How to walk your dog in the snow

Anthony Marcusa

Safely walk your dog in the snow

There’s always something magical about the first snowfall, but its beauty belies potential dangers, especially for dogs that aren’t acclimated to such weather.

Unfortunately, your dog can’t explain just how they feel and what’s bothering them. When it comes to the snow, however excited or curious they are, it’s important to take proper precautions during walks. Here, we’ve compiled a rundown of everything you need to know and watch for in order to make winter walks safe and fun for your furry pal.

Before the walk

Small dogs, those that sit low to the ground, short-haired breeds, and seniors, especially those prone to any ailments, need a proper winter coat for cold, snowy walks. Look for options that are waterproof and cover the neck and belly. Some may feature a collar or hood, and others will cover a portion of the legs. Scarves may be purchased separately, too. Belly protection is particularly important for dogs that are short and stout.

Booties are equally important. A dog’s paw pads provide cushioning, traction, insulation, and protection. Salt can dry out and irritate pads, potentially causing bleeding. Wet snow and ice balls can also lead to discomfort.

During the walk

A snowy walk can be a tricky proposition. If you don’t have booties, you’ll want to do your best to avoid salted sidewalks and driveways. However, dogs that aren’t built for winter living shouldn’t walk through the snow the entire time, especially if it’s heavy snow, as dog bellies are most vulnerable.

As such, some winter walks will have to be short. Avoid staying outside longer than 10 or 15 minutes when it drops below zero or if conditions are wet, windy, or icy. Wear reflective material if walking a night; an LED dog collar is a useful investment.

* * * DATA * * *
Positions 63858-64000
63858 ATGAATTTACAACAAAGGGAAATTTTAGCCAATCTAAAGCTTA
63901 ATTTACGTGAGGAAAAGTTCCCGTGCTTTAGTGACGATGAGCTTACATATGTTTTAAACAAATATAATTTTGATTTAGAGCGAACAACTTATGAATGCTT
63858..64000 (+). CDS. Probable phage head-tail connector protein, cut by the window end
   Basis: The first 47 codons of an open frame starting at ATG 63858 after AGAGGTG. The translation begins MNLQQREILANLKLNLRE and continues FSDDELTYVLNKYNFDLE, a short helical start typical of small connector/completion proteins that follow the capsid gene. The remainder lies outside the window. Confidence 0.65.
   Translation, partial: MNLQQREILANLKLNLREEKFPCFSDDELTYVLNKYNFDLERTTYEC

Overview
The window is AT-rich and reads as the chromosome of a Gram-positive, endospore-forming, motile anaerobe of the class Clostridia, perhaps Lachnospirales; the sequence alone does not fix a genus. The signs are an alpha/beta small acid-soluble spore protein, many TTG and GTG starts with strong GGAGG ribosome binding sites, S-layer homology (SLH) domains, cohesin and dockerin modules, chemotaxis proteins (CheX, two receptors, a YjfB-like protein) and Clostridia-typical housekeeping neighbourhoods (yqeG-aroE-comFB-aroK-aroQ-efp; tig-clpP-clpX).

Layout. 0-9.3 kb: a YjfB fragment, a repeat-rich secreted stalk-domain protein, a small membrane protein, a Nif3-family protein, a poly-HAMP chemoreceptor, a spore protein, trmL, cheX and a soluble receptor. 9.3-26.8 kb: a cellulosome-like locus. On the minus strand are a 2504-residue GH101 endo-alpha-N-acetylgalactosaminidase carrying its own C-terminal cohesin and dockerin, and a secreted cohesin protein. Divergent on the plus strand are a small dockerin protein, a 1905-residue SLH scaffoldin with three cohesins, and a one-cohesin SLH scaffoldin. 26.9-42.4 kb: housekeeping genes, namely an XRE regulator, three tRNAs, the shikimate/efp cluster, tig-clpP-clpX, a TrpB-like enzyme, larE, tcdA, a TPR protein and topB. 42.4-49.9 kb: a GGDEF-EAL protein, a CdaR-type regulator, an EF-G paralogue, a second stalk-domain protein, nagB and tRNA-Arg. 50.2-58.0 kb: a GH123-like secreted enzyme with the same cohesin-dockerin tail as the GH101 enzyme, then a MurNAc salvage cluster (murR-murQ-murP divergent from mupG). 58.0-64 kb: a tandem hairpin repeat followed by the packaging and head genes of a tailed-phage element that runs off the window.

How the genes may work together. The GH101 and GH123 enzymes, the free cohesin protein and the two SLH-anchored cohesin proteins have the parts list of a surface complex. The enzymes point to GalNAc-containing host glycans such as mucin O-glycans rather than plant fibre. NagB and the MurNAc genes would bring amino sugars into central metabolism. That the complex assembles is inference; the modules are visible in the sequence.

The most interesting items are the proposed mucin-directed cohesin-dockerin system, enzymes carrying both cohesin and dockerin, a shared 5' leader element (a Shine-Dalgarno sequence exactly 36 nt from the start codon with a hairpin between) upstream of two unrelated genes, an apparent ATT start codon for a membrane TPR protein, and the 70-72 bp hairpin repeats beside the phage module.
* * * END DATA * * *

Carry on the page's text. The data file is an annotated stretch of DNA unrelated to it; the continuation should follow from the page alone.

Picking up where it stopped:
Watch for any distress or drop in energy. Lifting of the paws is a telltale sign they’re uncomfortable walking. Also, limit scavenging and licking during snowy excursions. It’s not uncommon for harsh chemicals and melting solutions to be found on busy sidewalks and streets during the winter.

After the walk

Thoroughly wipe off any snow when you return inside, paying particular attention to the paws and stomach. You’ll want to remove any salt they may have carried in and potentially rinse areas if they’re dirty. Most importantly, dry your dog. If they stay wet, they may still stay cold.

Be sure they have a warm, cozy bed and invest in a humidifier to keep the air moist. Just like humans, dogs can flake and itch when the air is too dry.


Reward dressing up. Create a calm environment and reward your pup every step of the way when putting on attire. This process may require a lot of patience as some dogs will be adverse, but dog treats definitely help.Moisturize pads. Petroleum jelly, coconut oil, or dog-specific balm can be applied before or after walks to hydrate and soothe dog pads, helping battle against the dry, irritating environment outside.Invest in dog-friendly ice melt. There are safer alternative solutions to traditional salt. These will be less meddlesome on your dog’s pads, and neighborhood pups will appreciate it, too.Trim, but don’t shave. For long-haired dogs, especially those prone to tangles, keep paws, legs, and belly trimmed so as to avoid clingy snowballs or icicles. However, do not shave your dog as they need their fur coat to stay warm.Keep fresh water available. Cold, snowy weather requires more hydration. Maintain fresh, cold water at all times. You may also want to add some extra food to their meal occasionally as they burn more energy in the winter.


Anthony Marcusa is a writer for BestReviews. BestReviews is a product review company with a singular mission: to help simplify your purchasing decisions and save you time and money.

BestReviews spends thousands of hours researching, analyzing and testing products to recommend the best picks for most consumers. BestReviews and its newspaper partners may earn a commission if you purchase a product through one of our links.

Distributed by Tribune Content Agency, LLC.